13,000 choose CATEway to English
This year, around 2,000 more students will take the Combined Aptitude Test for English (CATE) for admissions to English (Honours) courses at 21 DU colleges compared with 2011. Mallica Joshi reports.delhi Updated: Jun 05, 2012 01:16 IST
This year, around 2,000 more students will take the Combined Aptitude Test for English (CATE) for admissions to English (Honours) courses at 21 DU colleges compared with 2011.
Close to 13,000 students are believed to have applied this year. Last year, around 11,000 aspirants took the test.
“While the final number has not been tabulated, we think close to 13,000 students have applied this year,” said Tapan Basu, coordinator, CATE.
The test has become very popular among colleges as most are happy with the quality of students they have been getting through the exam.
The test, which will have objective as well as subjective sections, will be held on June 9.
“There is no change in the format. We have, however, made sure that there is no duplication in the topics that we include in the exams and those taught in schools under the popular boards,” Basu added.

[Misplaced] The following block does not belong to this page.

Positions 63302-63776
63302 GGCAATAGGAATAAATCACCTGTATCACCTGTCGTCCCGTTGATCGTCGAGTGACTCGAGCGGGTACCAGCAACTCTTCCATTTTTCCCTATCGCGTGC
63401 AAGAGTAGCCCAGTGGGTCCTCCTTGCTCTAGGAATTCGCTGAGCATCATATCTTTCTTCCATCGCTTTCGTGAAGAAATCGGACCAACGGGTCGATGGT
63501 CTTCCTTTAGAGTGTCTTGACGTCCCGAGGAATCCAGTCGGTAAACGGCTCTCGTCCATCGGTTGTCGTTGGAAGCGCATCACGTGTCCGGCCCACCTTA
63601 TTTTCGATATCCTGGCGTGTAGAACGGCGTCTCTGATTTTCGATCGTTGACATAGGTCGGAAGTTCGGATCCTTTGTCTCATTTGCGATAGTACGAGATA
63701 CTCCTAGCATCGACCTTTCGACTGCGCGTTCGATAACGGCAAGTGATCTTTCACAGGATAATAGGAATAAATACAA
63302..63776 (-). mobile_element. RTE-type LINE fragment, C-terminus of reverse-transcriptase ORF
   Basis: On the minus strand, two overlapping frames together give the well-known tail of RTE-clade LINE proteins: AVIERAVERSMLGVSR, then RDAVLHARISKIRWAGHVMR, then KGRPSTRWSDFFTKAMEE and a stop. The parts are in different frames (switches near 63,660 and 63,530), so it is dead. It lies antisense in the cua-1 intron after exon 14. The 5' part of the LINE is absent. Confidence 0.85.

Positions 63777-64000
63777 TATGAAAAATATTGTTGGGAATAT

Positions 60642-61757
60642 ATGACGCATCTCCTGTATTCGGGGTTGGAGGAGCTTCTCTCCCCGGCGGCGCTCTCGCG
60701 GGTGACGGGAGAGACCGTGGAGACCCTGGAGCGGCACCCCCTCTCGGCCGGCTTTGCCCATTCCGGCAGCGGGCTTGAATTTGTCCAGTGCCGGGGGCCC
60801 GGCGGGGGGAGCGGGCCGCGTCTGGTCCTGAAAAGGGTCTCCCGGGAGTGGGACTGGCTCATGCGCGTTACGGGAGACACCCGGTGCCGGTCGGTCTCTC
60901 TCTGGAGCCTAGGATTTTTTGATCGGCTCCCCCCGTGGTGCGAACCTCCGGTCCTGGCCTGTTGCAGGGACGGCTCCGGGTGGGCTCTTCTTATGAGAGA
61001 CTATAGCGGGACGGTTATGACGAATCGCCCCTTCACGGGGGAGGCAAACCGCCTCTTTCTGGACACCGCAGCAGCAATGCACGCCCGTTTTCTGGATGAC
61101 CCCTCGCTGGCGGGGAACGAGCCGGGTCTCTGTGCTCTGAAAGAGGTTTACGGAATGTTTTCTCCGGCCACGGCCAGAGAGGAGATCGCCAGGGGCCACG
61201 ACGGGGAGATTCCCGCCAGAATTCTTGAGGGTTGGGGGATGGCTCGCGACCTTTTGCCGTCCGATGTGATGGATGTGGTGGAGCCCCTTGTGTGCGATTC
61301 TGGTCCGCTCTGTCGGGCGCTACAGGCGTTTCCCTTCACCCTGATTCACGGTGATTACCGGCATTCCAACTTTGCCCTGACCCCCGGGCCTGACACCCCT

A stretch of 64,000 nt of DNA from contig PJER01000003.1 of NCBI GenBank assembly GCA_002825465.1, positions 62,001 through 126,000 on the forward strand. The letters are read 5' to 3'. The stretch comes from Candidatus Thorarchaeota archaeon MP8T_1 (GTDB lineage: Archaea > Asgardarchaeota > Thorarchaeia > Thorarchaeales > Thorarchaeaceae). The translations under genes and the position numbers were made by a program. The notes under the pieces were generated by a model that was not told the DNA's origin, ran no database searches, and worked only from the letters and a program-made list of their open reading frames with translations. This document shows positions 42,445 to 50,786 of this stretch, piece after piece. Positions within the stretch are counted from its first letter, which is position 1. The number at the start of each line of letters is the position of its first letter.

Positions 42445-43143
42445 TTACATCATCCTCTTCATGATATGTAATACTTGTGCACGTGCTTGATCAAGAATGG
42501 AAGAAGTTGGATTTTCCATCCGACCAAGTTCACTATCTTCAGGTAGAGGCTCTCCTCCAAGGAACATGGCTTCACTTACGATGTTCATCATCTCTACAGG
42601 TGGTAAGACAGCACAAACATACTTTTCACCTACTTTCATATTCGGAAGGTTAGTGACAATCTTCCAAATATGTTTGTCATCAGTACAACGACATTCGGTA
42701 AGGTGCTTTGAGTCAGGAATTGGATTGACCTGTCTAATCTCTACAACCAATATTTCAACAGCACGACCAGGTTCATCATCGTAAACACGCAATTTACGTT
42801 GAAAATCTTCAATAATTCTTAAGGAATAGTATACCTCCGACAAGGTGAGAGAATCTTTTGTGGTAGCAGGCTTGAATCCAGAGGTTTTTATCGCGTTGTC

The committee had come under fire in 2010 when they had set a paper that had questions based on a poem — Aunt Jennifer’s Tiger — taught to Class 12 CBSE students. Schools from CISCE board had filed a written complaint.
According to teachers, students who like to read and have a good command over the language will be able to sail through.
“There is no particular syllabus for CATE. Students in touch with literature are the ideal candidates. They should read a lot of what they like. It is an aptitude test. There is nothing that can be learnt in a week or two. We are testing the students’ learning in 14 years. Students should not waste their time on coaching classes,” said Sanam Khanna, who teaches English at Kamla Nehru College.
This year, the duration of the exam has been increased from one-and-a-half to 2 hours.
BA (Hons) in Sociology
An honours course in sociology allows students to understand and evaluate issues that are of great relevance to their everyday existence. These may differ from issues pertaining to the environment or the democratic functioning of a pluralistic society.
This course introduces the students to basic sociological concepts such as those of gender, caste, cultural diversity, sociological plurality and literary traditions. It builds a comparative frame that cuts across disciplines as well as cultures that are intrinsic to the framework of the course and readings.
Issues of private and public articulations of gender are explored within the domestic domain as a context for power as well as the larger domain of politics and social movements.